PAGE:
Jerry on the Job, by Walter Hoban
From the online Lambiek Comiclopedia: Walter C. Hoban (1890 - 1939, USA) started his career at the newspaper The North American, where he got a job as an office boy, hoping to become a reporter. Not having any ambitions to become a professional comic artist, he was asked to draw sports gags for the newspaper. In 1912, he joined the New York Journal, where he instantly created his best-known comic Jerry on the Job, which became quite popular. In the 1930s, Hoban decided to create another comic, Needlenose Noonan. This comic was published on the Sunday Page together with another Hoban creation, Discontinued Stories by The Mirror and Puck. He also drew a daily strip in the early 1930s called Rainbow Duffy. Neither comic achieved the success Hoban wanted, and he turned to commercial art. He died in 1939, at the age of 49.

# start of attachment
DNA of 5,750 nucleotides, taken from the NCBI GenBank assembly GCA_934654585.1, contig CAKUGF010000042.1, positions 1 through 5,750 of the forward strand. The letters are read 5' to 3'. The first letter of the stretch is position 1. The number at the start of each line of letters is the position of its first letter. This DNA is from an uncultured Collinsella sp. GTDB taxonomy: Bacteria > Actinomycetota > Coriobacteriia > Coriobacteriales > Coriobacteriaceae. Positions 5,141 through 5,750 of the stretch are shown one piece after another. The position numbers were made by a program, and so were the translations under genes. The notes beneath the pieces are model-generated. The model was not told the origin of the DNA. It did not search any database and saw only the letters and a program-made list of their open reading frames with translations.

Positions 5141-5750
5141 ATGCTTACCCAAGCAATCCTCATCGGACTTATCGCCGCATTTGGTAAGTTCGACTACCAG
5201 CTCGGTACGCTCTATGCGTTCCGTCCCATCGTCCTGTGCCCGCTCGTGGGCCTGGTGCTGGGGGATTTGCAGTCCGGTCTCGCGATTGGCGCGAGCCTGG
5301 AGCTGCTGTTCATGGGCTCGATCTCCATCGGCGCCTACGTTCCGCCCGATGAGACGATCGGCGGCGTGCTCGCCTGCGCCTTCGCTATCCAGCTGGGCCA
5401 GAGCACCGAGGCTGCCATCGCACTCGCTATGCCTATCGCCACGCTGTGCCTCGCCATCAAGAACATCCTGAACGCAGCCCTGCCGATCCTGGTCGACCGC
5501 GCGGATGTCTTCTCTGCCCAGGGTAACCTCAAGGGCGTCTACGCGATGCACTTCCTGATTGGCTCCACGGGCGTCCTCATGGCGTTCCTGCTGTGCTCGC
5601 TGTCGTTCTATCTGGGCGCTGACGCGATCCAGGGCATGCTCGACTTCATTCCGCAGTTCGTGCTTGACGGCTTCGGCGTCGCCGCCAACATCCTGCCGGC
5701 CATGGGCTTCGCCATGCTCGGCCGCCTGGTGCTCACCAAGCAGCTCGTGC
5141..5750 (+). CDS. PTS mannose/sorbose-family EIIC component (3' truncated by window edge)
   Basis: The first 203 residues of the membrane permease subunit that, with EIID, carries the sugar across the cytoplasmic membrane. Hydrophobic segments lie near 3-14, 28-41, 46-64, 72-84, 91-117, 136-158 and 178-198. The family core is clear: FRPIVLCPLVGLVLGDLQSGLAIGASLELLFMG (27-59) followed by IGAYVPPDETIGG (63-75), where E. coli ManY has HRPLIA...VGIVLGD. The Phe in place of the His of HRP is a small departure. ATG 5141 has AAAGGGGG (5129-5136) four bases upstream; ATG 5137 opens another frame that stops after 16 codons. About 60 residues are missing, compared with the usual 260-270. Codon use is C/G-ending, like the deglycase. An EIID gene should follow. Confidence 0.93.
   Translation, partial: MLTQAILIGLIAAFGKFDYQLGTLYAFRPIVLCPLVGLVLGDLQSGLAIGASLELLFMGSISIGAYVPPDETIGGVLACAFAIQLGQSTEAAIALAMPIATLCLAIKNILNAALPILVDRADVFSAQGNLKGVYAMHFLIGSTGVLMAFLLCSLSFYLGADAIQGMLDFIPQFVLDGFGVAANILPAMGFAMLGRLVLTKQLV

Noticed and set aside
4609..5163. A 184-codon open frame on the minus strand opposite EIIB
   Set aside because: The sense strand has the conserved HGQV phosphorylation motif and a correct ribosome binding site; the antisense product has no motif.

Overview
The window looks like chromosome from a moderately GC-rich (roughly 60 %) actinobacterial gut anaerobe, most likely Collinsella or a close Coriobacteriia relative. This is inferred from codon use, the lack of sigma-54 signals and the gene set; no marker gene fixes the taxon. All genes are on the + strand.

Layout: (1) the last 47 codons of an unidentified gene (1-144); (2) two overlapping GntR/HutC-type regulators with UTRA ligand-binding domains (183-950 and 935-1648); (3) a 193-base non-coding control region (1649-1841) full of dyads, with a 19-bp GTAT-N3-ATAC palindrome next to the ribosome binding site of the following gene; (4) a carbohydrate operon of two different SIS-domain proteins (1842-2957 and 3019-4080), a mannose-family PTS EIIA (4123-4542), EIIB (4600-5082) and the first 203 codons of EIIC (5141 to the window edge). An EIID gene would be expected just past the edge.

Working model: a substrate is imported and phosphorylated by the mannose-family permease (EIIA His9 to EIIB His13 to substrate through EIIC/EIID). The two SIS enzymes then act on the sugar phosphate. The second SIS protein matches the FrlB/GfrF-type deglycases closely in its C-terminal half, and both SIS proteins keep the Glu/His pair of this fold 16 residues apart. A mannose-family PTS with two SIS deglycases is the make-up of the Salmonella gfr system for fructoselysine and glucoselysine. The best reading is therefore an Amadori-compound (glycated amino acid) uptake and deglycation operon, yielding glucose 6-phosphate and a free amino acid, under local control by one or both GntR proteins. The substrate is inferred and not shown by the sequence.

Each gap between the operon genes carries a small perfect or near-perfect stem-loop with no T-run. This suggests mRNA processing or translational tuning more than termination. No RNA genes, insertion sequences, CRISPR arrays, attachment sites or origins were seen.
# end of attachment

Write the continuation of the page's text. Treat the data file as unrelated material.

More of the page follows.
Example of Jerry on the Job daily by Walter Hoban, May 2, year unknown but most likely from the 1920s. Bristol board, art image area: 23 7/8" x 5 1/4". Black ink. The strip has been done with a paste-up of new dialogue, and was either published once with the new text, or twice with the text being redone for a second publishing.
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